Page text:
It’s been so much fun hosting the 2013 DiabetesMine ‘Aware-lidays’ Giveaway, mashing up November’s Diabetes Awareness Month activities with the start of the Holiday Season (read: Awareness + Holidays = ‘Aware-lidays!’).
In our final installment today, we’re excited to feature a super-fun prize that’s near and dear to our hearts here at the ‘Mine, and one that’s being embraced by the Diabetes Community in so many great ways!
Hopefully you’ve heard of Jerry the Bear, the cute and cuddly stuffed bear with diabetes that’s been growing up fast since first being pitched as a winning entry in the 2009 DiabetesMine Design Challenge. During the past four years, his young development team from Northwestern University has been building out this educational interactive (and fluffy!) toy bear and making inroads on getting him funded and recognized as a valuable teaching tools for kids with diabetes across the country.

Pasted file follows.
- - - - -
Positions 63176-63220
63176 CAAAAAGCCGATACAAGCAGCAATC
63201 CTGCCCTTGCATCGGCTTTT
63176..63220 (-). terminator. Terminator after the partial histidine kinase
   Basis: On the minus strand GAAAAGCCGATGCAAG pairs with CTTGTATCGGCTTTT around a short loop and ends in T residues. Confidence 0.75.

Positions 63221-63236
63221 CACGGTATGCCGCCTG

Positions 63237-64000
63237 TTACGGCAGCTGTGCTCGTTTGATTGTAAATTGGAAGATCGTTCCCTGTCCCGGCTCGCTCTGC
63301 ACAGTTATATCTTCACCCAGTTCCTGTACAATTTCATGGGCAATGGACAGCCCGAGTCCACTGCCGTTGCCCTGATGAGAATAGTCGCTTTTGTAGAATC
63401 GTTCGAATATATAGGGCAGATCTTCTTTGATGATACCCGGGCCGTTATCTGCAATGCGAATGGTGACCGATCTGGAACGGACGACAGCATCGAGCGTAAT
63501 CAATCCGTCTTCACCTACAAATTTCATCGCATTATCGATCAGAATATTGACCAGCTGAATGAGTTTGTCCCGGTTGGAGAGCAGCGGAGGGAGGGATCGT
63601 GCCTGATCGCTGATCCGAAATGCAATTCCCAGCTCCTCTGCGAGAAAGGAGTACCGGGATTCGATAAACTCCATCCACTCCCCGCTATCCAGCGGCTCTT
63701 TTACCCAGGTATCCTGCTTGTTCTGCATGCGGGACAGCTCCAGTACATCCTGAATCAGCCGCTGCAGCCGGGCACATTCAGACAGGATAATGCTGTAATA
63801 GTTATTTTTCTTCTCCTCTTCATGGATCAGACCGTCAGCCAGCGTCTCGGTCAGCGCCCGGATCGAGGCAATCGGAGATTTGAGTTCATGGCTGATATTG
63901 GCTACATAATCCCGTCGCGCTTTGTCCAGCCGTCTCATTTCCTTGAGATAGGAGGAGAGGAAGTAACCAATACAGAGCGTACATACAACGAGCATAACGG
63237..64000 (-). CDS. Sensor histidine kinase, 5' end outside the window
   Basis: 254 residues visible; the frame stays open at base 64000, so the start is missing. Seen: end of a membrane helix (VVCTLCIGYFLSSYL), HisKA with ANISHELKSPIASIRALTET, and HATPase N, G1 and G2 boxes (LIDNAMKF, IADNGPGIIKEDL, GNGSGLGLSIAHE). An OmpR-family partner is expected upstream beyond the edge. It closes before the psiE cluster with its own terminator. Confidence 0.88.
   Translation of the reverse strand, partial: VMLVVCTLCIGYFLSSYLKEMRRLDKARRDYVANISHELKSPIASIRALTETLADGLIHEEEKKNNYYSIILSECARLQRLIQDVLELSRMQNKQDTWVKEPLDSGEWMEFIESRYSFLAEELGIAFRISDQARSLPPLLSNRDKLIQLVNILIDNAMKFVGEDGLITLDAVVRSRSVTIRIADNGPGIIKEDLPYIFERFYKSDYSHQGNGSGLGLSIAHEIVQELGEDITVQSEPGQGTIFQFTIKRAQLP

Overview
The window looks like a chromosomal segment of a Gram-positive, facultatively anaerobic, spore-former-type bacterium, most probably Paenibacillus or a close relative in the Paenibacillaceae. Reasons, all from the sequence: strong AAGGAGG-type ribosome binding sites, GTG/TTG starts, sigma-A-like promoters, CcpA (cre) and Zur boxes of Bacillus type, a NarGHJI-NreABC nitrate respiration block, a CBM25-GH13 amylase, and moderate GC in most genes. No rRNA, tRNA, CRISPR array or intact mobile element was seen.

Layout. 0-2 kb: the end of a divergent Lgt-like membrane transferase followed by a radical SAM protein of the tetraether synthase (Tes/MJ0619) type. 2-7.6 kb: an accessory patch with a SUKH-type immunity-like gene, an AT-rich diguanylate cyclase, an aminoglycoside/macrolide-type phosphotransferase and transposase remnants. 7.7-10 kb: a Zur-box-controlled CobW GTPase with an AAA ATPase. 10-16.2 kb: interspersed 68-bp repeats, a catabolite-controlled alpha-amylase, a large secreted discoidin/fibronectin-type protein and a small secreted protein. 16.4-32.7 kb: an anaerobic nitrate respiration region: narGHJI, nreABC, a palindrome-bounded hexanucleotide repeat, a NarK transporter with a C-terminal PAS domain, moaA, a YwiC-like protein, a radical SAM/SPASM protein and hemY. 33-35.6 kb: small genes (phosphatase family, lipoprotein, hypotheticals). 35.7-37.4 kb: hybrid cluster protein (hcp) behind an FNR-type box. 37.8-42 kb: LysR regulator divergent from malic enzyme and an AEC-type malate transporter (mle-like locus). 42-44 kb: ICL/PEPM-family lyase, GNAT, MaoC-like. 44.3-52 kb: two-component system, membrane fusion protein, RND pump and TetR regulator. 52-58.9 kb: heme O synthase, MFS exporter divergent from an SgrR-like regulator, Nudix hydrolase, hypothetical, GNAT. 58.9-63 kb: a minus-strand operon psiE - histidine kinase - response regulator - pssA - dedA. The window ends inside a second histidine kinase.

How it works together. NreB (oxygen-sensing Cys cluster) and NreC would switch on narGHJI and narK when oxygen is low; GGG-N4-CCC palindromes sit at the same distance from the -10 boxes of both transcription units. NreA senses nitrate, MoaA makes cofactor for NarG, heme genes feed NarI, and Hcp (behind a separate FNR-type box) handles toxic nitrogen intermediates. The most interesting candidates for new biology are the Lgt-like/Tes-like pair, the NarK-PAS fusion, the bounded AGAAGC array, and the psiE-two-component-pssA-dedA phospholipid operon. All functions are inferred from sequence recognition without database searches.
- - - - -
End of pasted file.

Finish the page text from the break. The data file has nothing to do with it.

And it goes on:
Now, just in time for the holiday gift-giving season, we’re thrilled to share that Jerry the Bear has just finished up its first production run of 250 bears in late November and those are being sent out to families of children with diabetes all over the United States.
We’re even more excited to have the chance to give away TWO Jerry the Bears as prizes right here at the ‘Mine, while giving you an update on the good work Jerry’s doing.
Fellow PWD Amanda Cedrone, who we’re happy to say is still contributing to our team, took some time to talk with Jerry’s co-creators, Hannah Chung and Aaron Horowitz, about all that’s going on their world and what’s in store for the future.